A look at the recent acquisition of EDP by Science Press, and the larger implications it holds for the future of Chinese science publishing.
Amber Dilabbio discusses the University of Toronto Press’ experience with virtual attendance at a publishing meeting.
Complex datasets can be difficult to visualize. Here, the position of each card in a deck of 52 is shown during shuffling.
Geowalling open content is proposed yet again. As a thought experiment, @lisalibrarian explores what Plan S principles would be compromised by this tactic.
Tony Sanfilippo looks at the historical books of Dard Hunter and the future of printed works in an increasingly digital and consolidated world.
Social license, in the context of research, is a form of public ‘approval’ that ensures research is funded, that its results are respected, and that participation is willingly engaged in, where needed. For many reasons, it seems as if researchers’ current social license is in danger of being revoked. Charlie Rapple explores what might be required to ensure it is renewed.
Elsevier’s new CEO Kumsal Bayazit’s debuted in front of a librarian audience at last week’s Charleston Conference. Analysis from Roger Schonfeld.
The SSP Annual Meeting Program Committee is currently accepting concurrent session proposals for the 42nd Annual Meeting, being held next May 27–29 in Boston. Here’s how to put together a session proposal.
A new dataset from the Gates Foundation offers insights into author choices and APC pricing.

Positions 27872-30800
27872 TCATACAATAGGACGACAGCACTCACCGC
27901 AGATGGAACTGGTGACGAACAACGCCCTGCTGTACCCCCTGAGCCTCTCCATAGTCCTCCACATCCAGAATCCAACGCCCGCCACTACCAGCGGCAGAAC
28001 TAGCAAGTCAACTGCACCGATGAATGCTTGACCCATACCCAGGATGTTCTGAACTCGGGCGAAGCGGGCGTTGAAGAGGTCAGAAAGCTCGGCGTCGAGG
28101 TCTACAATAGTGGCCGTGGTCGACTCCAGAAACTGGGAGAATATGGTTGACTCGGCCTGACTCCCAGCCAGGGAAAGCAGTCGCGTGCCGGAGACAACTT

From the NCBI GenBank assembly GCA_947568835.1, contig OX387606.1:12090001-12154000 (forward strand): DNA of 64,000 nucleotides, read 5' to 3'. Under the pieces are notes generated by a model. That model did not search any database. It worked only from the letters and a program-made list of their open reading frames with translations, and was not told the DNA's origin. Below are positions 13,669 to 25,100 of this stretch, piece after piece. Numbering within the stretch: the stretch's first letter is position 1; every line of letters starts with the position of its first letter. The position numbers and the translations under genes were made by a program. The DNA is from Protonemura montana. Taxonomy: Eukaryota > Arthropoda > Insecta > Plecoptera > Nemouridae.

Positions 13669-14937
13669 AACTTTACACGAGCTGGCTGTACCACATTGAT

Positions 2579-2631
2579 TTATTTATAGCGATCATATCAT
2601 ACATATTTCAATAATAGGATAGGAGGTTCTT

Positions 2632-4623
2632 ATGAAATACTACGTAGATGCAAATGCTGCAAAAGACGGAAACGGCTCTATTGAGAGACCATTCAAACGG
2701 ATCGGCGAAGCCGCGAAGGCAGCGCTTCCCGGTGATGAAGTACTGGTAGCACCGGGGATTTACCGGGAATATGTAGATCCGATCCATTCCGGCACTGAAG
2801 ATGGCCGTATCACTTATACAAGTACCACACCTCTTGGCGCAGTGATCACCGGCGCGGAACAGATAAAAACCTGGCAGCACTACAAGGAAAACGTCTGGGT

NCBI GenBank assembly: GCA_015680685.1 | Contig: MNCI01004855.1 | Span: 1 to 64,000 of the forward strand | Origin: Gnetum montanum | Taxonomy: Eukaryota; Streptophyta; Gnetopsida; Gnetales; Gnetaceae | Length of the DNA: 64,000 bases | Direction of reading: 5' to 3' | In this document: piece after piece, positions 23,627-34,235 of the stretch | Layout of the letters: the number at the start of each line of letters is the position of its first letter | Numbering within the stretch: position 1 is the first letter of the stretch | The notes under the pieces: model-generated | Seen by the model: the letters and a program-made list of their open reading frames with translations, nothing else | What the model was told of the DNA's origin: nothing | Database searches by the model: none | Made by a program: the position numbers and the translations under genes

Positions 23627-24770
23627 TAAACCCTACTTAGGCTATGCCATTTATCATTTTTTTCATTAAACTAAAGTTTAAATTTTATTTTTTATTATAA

Publishing as we know it is being redefined to include other forms of content that are part of the scholar’s workflow.
In 2011, Marc Andreessen said that software is eating the world. Since then, publishers have embraced technology. Specifically, the internet – an infrastructure and platform set dominated by open source software. As some academics start to see open source as necessary part of modern, open scholarship. do publisher need to seriously consider changing how we innovate?
Mikaela Jade and the Indigital app inspire us to question our privileged assumptions of “the user” in information design.
It turns out clouds are really heavy. So how do they float?
SSP and the Charleston Library Conference have partnered to offer a scholarship program to attend each organization’s annual meetings. Here, the winning essay from Lynnee Argabright offers thoughts on how the needs of emerging professionals/academics change scholarly communications in the future.
Former scientist, turned publisher, turned research program director, Milka Kostic is uniquely placed to look at publishing from a researcher and a publisher perspective. In this interview with Alice Meadows, she shares her thoughts on both.